Global Investment Strategy UK Ltd (GIS) and its principal and founder John William Gunn have failed to secure dismissal of a lawsuit brought by the United States Securities and Exchange Commission (SEC). This becomes clear from an order signed by Judge Alvin K. Hellerstein of the New York Southern District Court on October 19, 2021.

Let’s recall that, in December 2020, the SEC charged Global Investment Strategy UK, a London, UK-based financial services firm, for clearing and settling billions of dollars of U.S. securities transactions without registering as a broker-dealer in violation of the federal securities laws. The SEC also charged John William Gunn with aiding and abetting those violations.

The defendants moved to dismiss the Complaint for insufficient service of process and for lack of personal jurisdiction, as well as for failure to state a claim upon which relief may be granted.

In his order, seen by FX News Group, the Judge denied the motion to dismiss.

The Judge noted that, although Gunn is not subject to general jurisdiction because he is a U.K. citizen, residing in Hong Kong, the Judge holds that Gunn is subject to specific jurisdiction. The Complaint makes the following allegations: Gunn “directed and was involved in all aspects of GIS’s operation, including its brokerage activities for U.S. customers.” He “travelled to the Unites States, including to Manhattan, on a number of occasions to meet with U.S. customers.” He solicited business from U.S. customers in signed emails, indicating that he was “very happy to discuss [GIS’s] services with [them] further.”

“Gunn communicated with the [U.S.] backers and sub-account traders regarding opening and closing accounts at GIS,” and he “assisted the day traders in setting up the delivery versus payment accounts at the U.S. introducing brokers.”

The Judge finds that Gunn has more than “minimal contacts” with the United States, not only traveling here and soliciting business from U.S. customers but also engaging in transactions related to securities bought and sold on the U.S. Exchanges. In addition, the Judge finds it reasonable to exercise jurisdiction over Gunn because in seeking to facilitate U.S. Exchange-based securities transactions, Gunn could reasonably anticipate being haled into a U.S. court to account for the consequences of his actions.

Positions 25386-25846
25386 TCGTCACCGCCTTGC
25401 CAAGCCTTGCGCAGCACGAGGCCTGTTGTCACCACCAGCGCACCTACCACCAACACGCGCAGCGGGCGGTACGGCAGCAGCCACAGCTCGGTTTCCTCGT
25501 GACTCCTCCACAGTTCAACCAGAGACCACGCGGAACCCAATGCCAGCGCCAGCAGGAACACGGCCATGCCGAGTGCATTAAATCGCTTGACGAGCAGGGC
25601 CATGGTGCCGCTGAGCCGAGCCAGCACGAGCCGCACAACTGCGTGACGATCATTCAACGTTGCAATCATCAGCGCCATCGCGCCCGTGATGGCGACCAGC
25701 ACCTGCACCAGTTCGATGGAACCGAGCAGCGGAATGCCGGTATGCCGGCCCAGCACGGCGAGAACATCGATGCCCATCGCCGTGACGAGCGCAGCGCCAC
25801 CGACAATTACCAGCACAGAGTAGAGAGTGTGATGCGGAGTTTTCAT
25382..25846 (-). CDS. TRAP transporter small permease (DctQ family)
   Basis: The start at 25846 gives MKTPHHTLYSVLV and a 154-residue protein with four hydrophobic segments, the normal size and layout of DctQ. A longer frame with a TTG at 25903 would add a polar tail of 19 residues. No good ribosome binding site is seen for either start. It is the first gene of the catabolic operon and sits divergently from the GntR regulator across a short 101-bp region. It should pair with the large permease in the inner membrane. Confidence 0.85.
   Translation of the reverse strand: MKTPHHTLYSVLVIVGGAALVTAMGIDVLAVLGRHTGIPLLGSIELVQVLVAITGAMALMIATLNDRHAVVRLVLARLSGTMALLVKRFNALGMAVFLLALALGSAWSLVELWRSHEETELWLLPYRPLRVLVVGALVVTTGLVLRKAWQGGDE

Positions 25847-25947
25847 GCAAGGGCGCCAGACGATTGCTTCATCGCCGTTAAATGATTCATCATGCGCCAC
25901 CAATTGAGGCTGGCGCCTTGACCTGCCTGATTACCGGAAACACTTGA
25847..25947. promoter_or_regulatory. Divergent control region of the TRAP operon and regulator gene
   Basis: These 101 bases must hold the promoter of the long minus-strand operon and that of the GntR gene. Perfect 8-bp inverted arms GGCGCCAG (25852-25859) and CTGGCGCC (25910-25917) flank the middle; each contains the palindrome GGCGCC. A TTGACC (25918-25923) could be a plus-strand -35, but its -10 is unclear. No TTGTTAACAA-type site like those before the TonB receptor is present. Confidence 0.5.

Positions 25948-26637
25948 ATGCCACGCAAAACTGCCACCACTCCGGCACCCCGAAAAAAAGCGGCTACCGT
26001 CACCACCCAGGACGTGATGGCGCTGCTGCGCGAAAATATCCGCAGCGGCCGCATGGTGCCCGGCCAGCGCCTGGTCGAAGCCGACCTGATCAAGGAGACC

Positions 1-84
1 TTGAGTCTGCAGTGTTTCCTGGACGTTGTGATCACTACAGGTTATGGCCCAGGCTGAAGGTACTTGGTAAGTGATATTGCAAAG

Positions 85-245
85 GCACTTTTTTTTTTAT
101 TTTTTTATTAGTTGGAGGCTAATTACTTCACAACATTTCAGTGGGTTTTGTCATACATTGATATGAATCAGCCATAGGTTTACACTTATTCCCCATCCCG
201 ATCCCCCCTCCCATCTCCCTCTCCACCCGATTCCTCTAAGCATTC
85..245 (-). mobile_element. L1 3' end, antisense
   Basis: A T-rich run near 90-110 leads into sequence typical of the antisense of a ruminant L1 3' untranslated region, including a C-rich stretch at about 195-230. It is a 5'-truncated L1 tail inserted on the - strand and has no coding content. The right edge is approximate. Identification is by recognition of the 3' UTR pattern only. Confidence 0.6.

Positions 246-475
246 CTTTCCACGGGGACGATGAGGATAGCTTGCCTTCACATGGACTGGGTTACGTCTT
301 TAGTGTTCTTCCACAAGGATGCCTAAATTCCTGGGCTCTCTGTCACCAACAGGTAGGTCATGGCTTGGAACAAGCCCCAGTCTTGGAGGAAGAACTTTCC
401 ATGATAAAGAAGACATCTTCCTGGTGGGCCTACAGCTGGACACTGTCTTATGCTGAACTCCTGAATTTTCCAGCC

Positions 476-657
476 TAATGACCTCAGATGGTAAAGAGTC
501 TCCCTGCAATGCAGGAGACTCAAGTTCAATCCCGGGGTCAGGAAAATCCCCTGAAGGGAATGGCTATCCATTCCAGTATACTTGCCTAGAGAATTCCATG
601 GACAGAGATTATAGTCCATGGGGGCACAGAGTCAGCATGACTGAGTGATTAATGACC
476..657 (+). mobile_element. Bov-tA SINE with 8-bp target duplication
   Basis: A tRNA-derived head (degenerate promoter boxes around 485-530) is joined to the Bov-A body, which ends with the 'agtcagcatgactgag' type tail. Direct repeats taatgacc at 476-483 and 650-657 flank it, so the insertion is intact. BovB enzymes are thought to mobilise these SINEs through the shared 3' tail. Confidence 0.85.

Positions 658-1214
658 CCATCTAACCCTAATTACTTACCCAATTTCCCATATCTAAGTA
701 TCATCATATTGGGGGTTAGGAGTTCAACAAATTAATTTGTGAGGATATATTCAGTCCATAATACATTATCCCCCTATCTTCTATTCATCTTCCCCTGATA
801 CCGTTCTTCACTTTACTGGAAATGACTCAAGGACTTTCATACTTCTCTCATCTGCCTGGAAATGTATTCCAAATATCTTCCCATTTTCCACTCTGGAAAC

Further, GIS and Gunn move to dismiss the Complaint pursuant to Fed. R. Civ. P. 12(b)(6) for failure to state a claim upon which relief can be granted. They claim they were not engaged in brokerage activity, and their alleged misconduct is subject to regulation by the Federal Reserve Board, and not under the jurisdiction of the SEC.

As an initial matter, the Court rejected Defendants’ contention that the regulatory authority granted to the FRB ousts the SEC of jurisdiction. The Judge stressed that Defendants offer no authority, in statute or case law, to support this argument. That the FRB has authority to regulate lending does not restrict the SEC’s statutory authority to regulate broker-dealers, simply because broker-dealers engage in lending activities subject to regulation by the FRB.

As to the sufficiency of the allegations regarding GIS’s violation of Section 15(a), the Complaint alleges that GIS performed many of the functions that courts routinely recognize as brokerage activity. The Complaint alleges that GIS handled customer funds and securities.

Contrary to Defendants’ assertions, the Complaint does not merely allege that GIS extended credit or provided margin. Rather, it alleges that GIS engaged in a host of broker activities, essentially the back-end credit and clearing services for securities transactions— services that were integral to and necessary to “effect securities transaction.”

That is why, the Court concludes that the Complaint plausibly alleges that GIS was engaged in brokerage activity, requiring it to register with the SEC.

This means that the lawsuit continues and the defendants will have to respond to the SEC Complaint.